I don’t think I have actually played a 3D isometric game for any length of time since Head Over Heals on the Spectrum. I had a Plus 3, with a disk drive. At the age of 12, I was under the misconception that this would be the equivalent to the Amstrad that my mate Paul had. I got the Magnificent Seven Bundle from Ocean with it for Christmas so I had the joys of the Great Escape to play. I remained confused that my shiny black box with a keyboard and a disk drive looked similar to my friends computer but what came out of the screen was, er, monochromatic. Although to be fair I had had a Dragon 32 before that, so it was still an upgrade. However, the subsequent year was spent justifying to my other friends that although the said ZX only had around four colours on screen, it was superior due to its resolution. Put it this way, I lasted 12 months before getting an Atari ST. I then felt the warm glow of supremacy for precisely 18 months, until my best mate Paul got an Amiga. I didn’t even bother fighting that battle.
So, in 2017, the age of eye bleeding graphics, surround sound and Call of Duty 17 : Perpetual Unending Warfare (scoop, heard it here first). Here I am, playing a nostalgic 3D isometric puzzle game, on a PS4. Joy.
You play a tiny bloke wearing a big wizards hat, not big wizard sleeves though. That would be an entirely different game for an entirely different demographic.
This wears its retro inspiration on its sleeve (again, not that). as I mentioned, it’s isometric so there is the fixed camera angle leading to exactly the same problem of those old games, dying or falling thanks to those hidden sections you can’t quite see. You can slightly lean the camera with the L1 and R2 but In this day an age of fully moveable cameras, I mean, there’s tradition then there’s progress.
There’s two modes; Adventure mode where you respawn in the same room when you fail and there’s an Old School mode which gives you only a limited lives and punishes you if you die. So, you too can now remember how bloody frustrated you used to be in the old days. However, back then you persevered because it took you twenty minutes to load after three failed attempts either because the volume on your tape player wasn’t right or it was on a battered 90 minute TDK that your school chum had lent you.
There’ are lots of varied puzzles, normally involving fetching stuff, taking stuff back to where you were before, moving some boxes, avoid spikes, push buttons, jump on platforms, jump on moving platforms, and jump on moving bloody disappearing platforms. But to be fair, that is not all. It’s very much a homage of those games of old that you don’t realise were really hard until you try to play them today. The likes of Zaxxon, Horace Goes Skiing, Marble Madness and Indiana Jones are all referenced as you progress. Which was nice.
This game also has ducks, tiny yellow collectible ducks. I gave up trying to get them as I died numerous times. Even when I got one of them I would then die later in the same room meaning that it reset everything mean forcing you to flipping try again. Soon, the duck hunt was discarded. In addition, there is also hidden rooms with tapes in, like the ducks I am not sure why you collect them. But you still can. If you like collecting things that is, like serial killers do. Each to their own I suppose.
The default control scheme was nigh on impossible to use when I started, unless I held the controller at an angle. There are other options but I had to restart the game to reset them. However, I later learned you are given the option to change them on the go. Still the simple task of moving my magic midget about was chore. I would often press on the wrong direction and exit a room I just entered. Or die. Annoyingly. Similar to lot of people , I don’t like dying. I found it frustrating as I passed on numerous times in almost every other room.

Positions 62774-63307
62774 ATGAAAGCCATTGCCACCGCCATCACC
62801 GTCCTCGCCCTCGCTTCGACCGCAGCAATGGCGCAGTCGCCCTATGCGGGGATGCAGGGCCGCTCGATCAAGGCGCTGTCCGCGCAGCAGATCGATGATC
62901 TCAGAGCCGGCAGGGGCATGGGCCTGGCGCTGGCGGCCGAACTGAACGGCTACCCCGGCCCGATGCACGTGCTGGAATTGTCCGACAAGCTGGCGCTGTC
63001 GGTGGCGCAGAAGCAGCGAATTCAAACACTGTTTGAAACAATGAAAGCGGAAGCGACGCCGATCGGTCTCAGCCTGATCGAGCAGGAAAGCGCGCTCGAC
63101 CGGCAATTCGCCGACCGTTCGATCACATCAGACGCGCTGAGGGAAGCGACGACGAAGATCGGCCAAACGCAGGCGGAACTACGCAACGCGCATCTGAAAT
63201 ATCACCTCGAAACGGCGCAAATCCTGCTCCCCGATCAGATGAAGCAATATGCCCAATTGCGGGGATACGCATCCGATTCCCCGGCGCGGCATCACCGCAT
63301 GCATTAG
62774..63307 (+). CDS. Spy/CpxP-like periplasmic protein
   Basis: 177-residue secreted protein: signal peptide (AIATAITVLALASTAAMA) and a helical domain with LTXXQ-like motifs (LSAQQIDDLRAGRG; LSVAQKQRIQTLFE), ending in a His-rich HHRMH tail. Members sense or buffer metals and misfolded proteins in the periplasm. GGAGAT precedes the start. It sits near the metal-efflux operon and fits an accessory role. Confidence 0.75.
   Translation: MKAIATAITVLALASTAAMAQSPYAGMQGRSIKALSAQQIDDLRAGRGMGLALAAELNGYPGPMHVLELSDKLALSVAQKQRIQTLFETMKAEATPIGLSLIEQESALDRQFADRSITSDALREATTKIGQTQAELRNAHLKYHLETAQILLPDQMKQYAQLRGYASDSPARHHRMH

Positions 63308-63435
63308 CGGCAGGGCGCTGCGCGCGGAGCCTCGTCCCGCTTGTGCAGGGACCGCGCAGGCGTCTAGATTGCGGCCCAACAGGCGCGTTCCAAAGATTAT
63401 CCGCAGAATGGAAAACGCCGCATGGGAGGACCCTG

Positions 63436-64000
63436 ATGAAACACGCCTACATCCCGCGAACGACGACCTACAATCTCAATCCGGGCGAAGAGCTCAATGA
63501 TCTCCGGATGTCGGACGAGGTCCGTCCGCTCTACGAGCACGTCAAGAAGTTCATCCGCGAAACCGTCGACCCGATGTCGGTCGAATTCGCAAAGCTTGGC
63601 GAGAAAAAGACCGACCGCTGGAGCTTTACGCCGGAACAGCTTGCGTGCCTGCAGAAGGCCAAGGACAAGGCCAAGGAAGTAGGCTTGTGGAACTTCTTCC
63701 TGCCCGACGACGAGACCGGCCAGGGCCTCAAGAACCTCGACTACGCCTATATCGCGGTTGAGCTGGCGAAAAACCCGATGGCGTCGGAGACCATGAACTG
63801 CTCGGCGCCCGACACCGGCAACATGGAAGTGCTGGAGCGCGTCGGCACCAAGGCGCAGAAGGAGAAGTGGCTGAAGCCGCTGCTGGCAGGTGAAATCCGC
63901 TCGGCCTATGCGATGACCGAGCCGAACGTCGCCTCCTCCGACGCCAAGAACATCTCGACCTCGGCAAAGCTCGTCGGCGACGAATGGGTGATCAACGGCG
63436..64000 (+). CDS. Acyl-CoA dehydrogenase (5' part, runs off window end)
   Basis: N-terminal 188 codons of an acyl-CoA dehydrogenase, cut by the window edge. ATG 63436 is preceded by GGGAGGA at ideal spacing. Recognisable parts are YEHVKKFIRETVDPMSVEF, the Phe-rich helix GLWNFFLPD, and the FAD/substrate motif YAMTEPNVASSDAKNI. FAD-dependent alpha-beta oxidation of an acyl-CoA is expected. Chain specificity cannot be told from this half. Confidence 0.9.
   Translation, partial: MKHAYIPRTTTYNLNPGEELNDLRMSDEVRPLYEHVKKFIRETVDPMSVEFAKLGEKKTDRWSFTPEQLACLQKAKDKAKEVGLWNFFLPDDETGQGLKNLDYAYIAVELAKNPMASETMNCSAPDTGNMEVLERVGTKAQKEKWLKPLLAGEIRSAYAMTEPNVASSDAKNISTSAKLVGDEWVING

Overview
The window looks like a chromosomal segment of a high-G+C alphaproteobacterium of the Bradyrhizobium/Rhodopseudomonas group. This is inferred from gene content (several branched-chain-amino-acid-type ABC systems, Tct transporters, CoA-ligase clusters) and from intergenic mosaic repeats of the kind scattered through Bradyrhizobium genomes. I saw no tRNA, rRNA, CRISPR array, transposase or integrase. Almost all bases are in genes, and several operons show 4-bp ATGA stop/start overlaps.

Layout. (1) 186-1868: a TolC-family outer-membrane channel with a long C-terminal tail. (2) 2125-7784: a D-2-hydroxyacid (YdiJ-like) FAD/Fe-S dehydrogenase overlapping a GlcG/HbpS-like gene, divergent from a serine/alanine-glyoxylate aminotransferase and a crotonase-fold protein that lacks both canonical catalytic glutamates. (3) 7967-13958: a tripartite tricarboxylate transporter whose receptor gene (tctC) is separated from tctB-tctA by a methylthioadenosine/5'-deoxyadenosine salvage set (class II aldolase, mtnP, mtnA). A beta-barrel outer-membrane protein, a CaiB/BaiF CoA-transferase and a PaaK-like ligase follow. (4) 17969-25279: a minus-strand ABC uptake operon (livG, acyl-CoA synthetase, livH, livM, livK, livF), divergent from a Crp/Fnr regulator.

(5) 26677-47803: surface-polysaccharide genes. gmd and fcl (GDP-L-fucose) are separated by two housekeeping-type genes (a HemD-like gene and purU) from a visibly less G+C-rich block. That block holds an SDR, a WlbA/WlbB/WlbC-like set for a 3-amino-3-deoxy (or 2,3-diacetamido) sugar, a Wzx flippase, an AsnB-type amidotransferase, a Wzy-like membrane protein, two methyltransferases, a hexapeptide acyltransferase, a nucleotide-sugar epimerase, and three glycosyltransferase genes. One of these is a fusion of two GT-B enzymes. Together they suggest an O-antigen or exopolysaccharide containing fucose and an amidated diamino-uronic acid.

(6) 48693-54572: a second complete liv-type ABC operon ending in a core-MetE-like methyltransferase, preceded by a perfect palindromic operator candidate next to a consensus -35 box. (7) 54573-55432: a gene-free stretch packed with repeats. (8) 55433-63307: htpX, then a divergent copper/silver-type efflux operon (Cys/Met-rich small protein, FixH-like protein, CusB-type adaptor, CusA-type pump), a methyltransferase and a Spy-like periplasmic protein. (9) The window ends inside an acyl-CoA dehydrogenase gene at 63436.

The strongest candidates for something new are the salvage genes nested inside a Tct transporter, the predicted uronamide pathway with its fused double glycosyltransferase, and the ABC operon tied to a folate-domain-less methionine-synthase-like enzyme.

You start the game not being able to lift yourself farther off the ground than an overweight American with heavy shoes. So my first task was to get a green glowy thing just so I could jump a bit higher. After I had obtained the ability to launch myself into the air like a Russian athlete, I then had to go all the way back to another door which was next to where I started. 10 minutes wasted.
In summary, Lumo is certainly for those who hark back to those halcyon days of 8-bit platformers. However, being that I have numerous consoles that sit under my TV capable of blowing my eyes into next doors garden, I am really not the person this is aimed at. But, and this is a big but, as the game progressed I started to achieve a zen like state getting progressively better. It was as if I was slowly forgetting the last 30 years of progression in gaming, I begun to enjoy myself. It is clear it has been made with a lot of love and I do see its appeal to those gamers who still play retro games and don’t mind meeting their maker every 10 seconds. It’s charming with some decent puzzles in it. After what is a slow start it actually does increasingly become more inventive. Although I was one of those gamers that is happy to leave the past behind, or at least be able to control my character, I soon began to enjoy myself. And not die constantly. Did I mention I died? A lot?
Perhaps the game could have done with being more creative with some tighter pacing right at the start, grabbing me a little quicker. I can see people playing this game for five minutes and dismissing it right away. However, perseverance is the key here. Like the old days.
It is not one I would play again, but in the end I was rather pleased that I did.
Midlife Gamer Rating: 6.5/10 Format: PlayStation 4 / Xbox One Release Date: Out Now
Disclosure: Midlife Gamer were provided with a review copy of Lumo for review purposes. The title was reviewed over the course of four days . For more information on what our scores mean, plus details of our reviews policy, click here.